(Reuters) – Millionaire golfer Phil Mickelson’s recent musings on leaving California to avoid its high taxes seemed to support the idea, popular in some state capitals nowadays, that Americans will flee high-tax states for low-tax ones.
The threat of ‘tax migration’ is part of debates swirling in some states that are considering big changes to their tax codes. But studies show that interstate tax refugees, or potential ones such as Mickelson, are few and far between.
Jan 29 (Reuters) – A top Republican on the Senate Finance
Committee said that rules proposed to improve the Internal
Revenue Service’s whistleblower program may not be effective
because they limit awards and discourage informants from coming
The proposed rules, drafted by the IRS, are an attempt to
clarify for whistleblowers and their lawyers as well as IRS
staff and the public how rewards will be paid to informants and
other general rules such as how to submit information.
* California budget hurt by Facebook’s stock-price slump. Vauhini Vara – The Wall Street Journal. Facebook Inc.’s disappointing IPO has claimed another victim: California’s budget. Aides to Democratic Gov. Jerry Brown last week lowered their estimate of how much revenue the state will get from Facebook’s initial public offering by nearly one-third, to $1.3 billion in the three years ending in June 2014, down from $1.9 billion. Link
* Advisers give wealthy early attention to taxes. Arden Dale – The Wall Street Journal. Financial advisers are focused on their wealthiest clients as they start to make plans this year with the new federal tax rules in place. Link
CHAPEL HILL, North Carolina (Reuters) – Hopes for overhauling the federal tax system are fading in Washington, but in some state capitals, tax reform experiments – some far-reaching – are fast taking shape.
Across the South and Midwest, Republicans have consolidated control of state legislatures and governorships, giving them the power to test long-debated tax ideas.
His plan, to end the state’s 17.5 cent per gallon gas tax and replace it with a 0.8 percent increase in the state sales tax, was quickly booed by tax experts, however.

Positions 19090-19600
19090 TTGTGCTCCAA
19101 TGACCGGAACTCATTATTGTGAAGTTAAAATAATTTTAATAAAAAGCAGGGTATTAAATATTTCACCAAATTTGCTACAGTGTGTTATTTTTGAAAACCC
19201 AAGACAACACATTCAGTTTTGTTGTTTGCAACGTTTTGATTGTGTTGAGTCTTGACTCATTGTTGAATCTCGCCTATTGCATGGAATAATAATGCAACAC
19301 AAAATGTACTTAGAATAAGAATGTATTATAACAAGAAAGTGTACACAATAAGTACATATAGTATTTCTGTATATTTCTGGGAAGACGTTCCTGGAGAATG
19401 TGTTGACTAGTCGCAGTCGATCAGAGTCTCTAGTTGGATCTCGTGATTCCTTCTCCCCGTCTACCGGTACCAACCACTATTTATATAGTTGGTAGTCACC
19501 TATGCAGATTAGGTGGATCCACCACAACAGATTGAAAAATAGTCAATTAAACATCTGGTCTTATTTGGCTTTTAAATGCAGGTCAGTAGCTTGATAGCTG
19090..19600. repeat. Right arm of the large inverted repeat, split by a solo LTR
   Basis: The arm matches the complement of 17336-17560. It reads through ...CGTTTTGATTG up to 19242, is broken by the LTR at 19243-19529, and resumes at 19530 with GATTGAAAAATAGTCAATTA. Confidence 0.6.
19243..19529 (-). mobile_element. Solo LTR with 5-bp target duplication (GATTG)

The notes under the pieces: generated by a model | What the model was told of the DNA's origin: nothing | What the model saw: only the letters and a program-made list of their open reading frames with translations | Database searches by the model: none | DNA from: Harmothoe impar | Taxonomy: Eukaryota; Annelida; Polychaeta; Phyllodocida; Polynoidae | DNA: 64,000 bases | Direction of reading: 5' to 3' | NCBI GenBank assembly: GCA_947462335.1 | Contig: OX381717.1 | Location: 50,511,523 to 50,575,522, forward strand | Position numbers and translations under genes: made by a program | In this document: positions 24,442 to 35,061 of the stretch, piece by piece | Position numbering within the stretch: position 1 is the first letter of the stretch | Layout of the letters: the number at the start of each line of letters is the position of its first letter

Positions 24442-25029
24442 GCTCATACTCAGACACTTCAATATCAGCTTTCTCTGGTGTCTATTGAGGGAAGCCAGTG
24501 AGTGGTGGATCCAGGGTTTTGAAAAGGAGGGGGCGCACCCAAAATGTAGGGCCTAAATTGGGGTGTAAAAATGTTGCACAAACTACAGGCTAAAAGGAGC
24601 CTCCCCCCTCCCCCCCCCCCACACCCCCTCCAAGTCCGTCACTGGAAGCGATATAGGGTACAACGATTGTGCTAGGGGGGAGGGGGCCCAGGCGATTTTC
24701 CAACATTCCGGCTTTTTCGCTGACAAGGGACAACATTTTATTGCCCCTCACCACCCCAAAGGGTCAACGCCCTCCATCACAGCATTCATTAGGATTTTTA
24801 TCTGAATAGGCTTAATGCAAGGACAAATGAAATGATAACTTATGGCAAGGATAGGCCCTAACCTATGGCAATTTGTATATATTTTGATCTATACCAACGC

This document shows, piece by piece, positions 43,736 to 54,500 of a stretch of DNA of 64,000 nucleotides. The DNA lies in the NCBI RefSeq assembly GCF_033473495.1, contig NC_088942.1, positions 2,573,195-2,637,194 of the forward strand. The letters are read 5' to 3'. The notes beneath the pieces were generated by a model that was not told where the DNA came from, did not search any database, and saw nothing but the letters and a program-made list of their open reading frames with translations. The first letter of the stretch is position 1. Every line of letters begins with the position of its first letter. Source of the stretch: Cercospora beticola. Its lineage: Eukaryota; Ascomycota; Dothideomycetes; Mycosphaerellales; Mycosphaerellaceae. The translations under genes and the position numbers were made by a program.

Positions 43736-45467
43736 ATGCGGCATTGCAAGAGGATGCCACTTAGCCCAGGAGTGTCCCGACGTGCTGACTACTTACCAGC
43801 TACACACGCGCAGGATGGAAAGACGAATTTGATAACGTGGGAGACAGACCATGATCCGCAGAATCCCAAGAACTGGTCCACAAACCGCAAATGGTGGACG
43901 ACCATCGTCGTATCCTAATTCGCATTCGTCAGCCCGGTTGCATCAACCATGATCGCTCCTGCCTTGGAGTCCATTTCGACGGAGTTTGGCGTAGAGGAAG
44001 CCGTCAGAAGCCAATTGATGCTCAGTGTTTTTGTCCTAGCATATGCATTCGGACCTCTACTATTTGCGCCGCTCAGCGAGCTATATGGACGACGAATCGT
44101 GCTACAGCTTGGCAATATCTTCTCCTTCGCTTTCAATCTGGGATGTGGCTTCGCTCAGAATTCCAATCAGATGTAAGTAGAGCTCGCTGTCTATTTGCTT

* Panel discussion of the fiscal cliff debate and what is likely to happen on taxes in 2013. 12 noon – 1:30 p.m. ET, Urban Institute. Washington.
* The American Petroleum Institute president Jack Gerard will give a speech on policy recommendations for the new Congress and administration. 12:15 p.m. ET, Andrew Mellon Auditorium. Washington.
NEW YORK (Reuters) – One modest way that U.S. lawmakers were able to offset the impact of delaying spending cuts in the deal to avert the “fiscal cliff” was through a retirement plan provision that is supposed to raise $12.2 billion over 10 years.
The only problem is that some retirement and fiscal policy experts doubt whether enough people will take advantage of the provision, which allows workers to move their money from one kind of plan to another, for the government to be able to raise that much money.
NEW YORK, Jan 3 (Reuters) – One modest way that U.S.
lawmakers were able to offset the impact of delaying spending
cuts in the deal to avert the “fiscal cliff” was through a
retirement plan provision that is supposed to raise $12.2
billion over 10 years.
The only problem is that some retirement and fiscal policy
experts doubt whether enough people will take advantage of the
provision, which allows workers to move their money from one
kind of plan to another, for the government to be able to raise
that much money.
That’s because under federal law, pensions must be funded at certain minimal levels, while “other post-employment benefits” (OPEB) have no mandatory funding, no matter how under-funded they may be.
(Reuters) – Falling off the “fiscal cliff” is a bad thing, right?
Not necessarily for some state governments that could begin collecting more in estate taxes on wealth left to heirs if the United States goes over the “cliff,” allowing sharp tax increases and federal spending cuts to take effect in January.
In an example of federal and state tax law interaction that gets little notice on Capitol Hill, 30 states next year could collect $3 billion more in estate taxes if Congress and President Barack Obama do not act soon, estimated the Urban-Brookings Tax Policy Center, a Washington think tank.